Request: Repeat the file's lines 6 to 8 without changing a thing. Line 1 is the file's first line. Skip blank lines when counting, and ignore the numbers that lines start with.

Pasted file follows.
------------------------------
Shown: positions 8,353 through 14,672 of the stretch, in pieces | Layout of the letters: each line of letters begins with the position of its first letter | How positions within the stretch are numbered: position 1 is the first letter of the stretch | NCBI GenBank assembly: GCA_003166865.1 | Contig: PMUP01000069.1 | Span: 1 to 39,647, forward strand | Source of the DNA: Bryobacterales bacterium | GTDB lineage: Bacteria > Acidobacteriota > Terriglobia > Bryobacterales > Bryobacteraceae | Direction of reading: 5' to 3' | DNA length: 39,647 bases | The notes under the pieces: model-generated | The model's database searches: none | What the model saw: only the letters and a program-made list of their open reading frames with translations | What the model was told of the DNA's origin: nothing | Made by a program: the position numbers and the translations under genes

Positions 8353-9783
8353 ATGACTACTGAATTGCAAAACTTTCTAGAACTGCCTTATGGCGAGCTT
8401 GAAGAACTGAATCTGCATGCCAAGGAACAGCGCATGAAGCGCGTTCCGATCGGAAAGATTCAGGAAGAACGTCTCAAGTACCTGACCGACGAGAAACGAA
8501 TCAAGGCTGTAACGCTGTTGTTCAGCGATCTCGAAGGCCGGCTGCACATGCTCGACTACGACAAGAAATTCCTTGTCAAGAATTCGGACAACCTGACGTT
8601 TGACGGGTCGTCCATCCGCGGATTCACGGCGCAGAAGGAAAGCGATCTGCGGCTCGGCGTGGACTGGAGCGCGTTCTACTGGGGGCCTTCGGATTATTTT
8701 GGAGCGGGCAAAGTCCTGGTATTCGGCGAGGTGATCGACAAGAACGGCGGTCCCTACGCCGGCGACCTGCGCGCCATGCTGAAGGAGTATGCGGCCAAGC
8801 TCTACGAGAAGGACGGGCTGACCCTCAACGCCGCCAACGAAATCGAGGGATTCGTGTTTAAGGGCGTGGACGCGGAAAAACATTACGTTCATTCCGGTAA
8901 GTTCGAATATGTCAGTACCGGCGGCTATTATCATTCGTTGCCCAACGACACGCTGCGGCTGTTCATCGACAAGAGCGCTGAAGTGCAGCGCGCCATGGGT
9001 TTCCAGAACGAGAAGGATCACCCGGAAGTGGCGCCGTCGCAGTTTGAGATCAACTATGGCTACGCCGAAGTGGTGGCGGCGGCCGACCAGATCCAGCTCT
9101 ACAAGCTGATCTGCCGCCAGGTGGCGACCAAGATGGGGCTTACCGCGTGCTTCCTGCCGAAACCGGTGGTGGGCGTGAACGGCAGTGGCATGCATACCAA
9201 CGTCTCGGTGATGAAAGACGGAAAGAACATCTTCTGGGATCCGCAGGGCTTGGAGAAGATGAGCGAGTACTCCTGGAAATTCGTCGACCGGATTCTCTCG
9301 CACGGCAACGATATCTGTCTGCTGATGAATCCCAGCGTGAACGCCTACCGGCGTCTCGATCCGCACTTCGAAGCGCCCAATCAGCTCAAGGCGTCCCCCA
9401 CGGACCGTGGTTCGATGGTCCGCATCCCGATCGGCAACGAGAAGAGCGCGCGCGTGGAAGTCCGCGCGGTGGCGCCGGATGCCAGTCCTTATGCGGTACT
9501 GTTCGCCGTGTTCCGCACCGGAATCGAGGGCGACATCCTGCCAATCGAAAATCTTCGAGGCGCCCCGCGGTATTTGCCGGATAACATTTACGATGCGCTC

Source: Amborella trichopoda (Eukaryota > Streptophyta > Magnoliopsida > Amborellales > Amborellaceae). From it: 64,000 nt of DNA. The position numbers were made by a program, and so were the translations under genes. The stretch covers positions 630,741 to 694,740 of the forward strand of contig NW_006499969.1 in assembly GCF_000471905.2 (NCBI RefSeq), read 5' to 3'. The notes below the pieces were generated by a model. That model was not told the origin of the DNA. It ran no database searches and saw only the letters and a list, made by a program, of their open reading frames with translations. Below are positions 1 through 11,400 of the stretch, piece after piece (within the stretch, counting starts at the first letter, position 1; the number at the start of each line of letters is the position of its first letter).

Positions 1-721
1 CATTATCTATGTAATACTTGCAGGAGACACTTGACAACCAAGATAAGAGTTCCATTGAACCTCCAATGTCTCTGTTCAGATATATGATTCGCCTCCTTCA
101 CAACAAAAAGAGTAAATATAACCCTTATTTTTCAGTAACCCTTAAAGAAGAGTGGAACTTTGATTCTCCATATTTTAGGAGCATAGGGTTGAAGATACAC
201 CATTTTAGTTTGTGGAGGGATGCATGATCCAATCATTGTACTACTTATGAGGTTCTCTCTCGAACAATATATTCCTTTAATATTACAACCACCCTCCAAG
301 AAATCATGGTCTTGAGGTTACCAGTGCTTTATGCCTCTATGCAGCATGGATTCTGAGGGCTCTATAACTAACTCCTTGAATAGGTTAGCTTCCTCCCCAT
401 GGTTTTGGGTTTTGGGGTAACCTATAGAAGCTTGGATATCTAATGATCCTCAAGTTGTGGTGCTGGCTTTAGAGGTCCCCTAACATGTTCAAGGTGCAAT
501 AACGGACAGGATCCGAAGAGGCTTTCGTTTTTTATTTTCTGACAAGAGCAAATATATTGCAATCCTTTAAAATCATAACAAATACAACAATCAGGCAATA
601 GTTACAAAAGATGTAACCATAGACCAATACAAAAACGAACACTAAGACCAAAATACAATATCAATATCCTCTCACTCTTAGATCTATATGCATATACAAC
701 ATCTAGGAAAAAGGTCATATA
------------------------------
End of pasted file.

8601 TGACGGGTCGTCCATCCGCGGATTCACGGCGCAGAAGGAAAGCGATCTGCGGCTCGGCGTGGACTGGAGCGCGTTCTACTGGGGGCCTTCGGATTATTTT
8701 GGAGCGGGCAAAGTCCTGGTATTCGGCGAGGTGATCGACAAGAACGGCGGTCCCTACGCCGGCGACCTGCGCGCCATGCTGAAGGAGTATGCGGCCAAGC
8801 TCTACGAGAAGGACGGGCTGACCCTCAACGCCGCCAACGAAATCGAGGGATTCGTGTTTAAGGGCGTGGACGCGGAAAAACATTACGTTCATTCCGGTAA